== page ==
1. Relax, be calm.
  2. Be polite.  (Sys admins often have problems with "authorities" and need to be reminded that being rude to such "authorities" is a bad thing.)
  3. Refer the issue to your manager.  Suggested words are, "As a policy, we gladly cooperate with law enforcement.  Though I need to refer this matter to my boss.  Can I take your phone number and have her call you?"  (Law enforcement officials should always give a phone number.  Pranksters and scam artists will seldom do this.)
  4. If you are a manager, contact the legal department for advice.
  5. Keep a log of all requests, all related phone calls, and any commands typed.
  6. The sys admin that collects evidence should give it to the legal department, who will give it to law enforcement, unless the manager directs otherwise.
  7. If law enforcement is the internal corporate security, then the evidence should be given to the sys admins manager who will give it to corporate security.  They might say, "We always comply with requests from your department.  However, it is our department policy for me to collect this information and give them to my boss, who will give them to you.  This protects all of us."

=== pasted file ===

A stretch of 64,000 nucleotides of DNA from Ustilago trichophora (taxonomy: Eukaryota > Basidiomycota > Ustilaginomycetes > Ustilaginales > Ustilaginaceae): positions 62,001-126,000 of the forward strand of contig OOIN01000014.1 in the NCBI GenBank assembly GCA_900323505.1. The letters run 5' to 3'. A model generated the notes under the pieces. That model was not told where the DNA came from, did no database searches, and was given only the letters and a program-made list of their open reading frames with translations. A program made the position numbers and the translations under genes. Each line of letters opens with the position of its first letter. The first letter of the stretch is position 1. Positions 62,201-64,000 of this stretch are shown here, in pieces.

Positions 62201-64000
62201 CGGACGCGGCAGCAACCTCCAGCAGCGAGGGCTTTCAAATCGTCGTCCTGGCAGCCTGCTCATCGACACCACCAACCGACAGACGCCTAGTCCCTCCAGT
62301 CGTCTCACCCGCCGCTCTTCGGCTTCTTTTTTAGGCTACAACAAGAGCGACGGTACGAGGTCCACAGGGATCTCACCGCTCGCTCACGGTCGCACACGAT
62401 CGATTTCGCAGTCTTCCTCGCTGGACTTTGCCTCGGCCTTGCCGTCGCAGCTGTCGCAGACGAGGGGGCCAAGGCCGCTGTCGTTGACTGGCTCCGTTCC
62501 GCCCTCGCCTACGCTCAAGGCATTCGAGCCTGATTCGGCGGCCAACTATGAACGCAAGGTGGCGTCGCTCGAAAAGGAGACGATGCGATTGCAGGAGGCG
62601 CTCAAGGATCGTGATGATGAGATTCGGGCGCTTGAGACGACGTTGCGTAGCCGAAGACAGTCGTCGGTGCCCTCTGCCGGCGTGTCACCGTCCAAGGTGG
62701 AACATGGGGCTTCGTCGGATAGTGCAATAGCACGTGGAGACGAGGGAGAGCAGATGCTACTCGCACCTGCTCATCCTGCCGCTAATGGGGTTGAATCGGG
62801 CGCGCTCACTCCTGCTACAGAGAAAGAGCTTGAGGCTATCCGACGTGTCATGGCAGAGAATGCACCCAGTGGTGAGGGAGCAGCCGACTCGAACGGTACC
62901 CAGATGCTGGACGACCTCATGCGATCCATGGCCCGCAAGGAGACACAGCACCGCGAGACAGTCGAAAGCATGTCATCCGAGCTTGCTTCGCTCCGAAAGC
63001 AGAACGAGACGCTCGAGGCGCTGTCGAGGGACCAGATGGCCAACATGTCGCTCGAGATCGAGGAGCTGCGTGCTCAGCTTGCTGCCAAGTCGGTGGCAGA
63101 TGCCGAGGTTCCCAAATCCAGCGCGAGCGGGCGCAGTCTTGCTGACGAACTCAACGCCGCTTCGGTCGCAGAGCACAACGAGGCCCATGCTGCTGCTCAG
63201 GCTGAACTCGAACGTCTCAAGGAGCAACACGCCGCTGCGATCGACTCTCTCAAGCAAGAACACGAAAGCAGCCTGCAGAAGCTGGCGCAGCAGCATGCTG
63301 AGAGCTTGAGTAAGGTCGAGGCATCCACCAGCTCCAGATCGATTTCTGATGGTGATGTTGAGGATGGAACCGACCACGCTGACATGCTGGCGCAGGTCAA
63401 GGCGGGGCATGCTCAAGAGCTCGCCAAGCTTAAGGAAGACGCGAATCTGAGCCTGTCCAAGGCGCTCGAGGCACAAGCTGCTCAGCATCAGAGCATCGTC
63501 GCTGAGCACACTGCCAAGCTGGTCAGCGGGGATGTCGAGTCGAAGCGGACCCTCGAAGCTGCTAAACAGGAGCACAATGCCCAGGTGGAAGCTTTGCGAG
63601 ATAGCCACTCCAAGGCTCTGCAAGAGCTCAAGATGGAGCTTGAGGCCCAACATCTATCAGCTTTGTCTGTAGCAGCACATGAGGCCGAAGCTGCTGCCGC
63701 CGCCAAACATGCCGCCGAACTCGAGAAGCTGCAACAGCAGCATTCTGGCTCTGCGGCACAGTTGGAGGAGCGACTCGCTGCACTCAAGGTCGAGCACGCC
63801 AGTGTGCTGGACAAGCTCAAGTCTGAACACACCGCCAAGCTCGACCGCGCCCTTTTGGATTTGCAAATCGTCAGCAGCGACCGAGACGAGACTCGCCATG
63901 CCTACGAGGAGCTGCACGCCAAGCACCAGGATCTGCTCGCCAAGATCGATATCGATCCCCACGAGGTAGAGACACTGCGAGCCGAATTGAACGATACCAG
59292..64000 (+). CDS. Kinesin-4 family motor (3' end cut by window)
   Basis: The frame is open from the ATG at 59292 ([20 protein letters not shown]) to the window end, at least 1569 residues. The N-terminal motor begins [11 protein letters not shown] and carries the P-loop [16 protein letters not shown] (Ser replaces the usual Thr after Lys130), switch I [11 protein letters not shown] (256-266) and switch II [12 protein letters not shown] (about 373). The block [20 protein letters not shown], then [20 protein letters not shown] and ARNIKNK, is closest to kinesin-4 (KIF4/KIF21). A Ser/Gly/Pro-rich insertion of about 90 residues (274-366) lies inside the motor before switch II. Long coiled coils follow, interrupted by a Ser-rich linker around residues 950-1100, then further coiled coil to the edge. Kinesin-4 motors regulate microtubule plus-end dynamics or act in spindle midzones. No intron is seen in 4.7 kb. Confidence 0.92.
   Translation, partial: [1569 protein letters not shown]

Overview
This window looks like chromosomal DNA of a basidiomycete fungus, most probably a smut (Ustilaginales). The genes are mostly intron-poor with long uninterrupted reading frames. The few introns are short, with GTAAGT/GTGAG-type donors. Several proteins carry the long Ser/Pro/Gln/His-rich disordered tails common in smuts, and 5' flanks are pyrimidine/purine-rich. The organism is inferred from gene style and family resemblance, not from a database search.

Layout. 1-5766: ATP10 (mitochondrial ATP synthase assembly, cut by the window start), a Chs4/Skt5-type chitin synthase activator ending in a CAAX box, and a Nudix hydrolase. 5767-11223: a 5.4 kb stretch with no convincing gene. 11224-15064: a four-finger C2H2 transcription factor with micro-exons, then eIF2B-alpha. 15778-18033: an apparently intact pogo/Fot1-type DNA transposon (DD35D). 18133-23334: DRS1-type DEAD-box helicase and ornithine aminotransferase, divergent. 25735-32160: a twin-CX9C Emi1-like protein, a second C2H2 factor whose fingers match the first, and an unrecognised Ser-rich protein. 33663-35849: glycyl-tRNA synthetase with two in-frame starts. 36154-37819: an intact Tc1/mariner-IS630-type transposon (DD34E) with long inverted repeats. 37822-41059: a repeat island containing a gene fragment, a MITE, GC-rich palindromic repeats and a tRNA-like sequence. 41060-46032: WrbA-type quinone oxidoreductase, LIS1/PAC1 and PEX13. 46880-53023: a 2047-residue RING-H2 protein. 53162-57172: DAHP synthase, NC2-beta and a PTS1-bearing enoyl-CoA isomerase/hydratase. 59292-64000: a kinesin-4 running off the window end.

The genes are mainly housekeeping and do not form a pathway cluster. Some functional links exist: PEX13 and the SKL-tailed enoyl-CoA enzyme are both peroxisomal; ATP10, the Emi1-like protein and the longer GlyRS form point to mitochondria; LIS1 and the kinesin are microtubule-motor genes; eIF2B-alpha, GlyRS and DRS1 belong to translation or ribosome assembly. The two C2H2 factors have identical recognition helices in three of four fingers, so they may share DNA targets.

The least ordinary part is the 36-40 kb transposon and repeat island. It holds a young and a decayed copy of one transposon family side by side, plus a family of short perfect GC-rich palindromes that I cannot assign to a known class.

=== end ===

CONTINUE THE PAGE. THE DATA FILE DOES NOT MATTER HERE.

An organization MUST verify the identity of a person claiming to be from a law enforcement agency before telling this person ANYTHING.  It is best to perform this verification before you even admit you have any sorts of abilities to investigate things on the computer systems.  Real cops and real investigators will provide ways to verify their identities and positions.

These sorts of things hold true for anyone that works for the firm, particularly if they have privileged information.  There always needs to be some sort of verification.  This also demonstrates the importance of doing things like shredding documents and verifying the security of your backup locations.

Privacy and Monitoring.  It is an absolute necessity for an organization to have policies on privacy and monitoring.  It is also an absolute necessity to make certain everyone is aware of these policies.  New employees need to be required to read such policies or learn about them and sign off on them.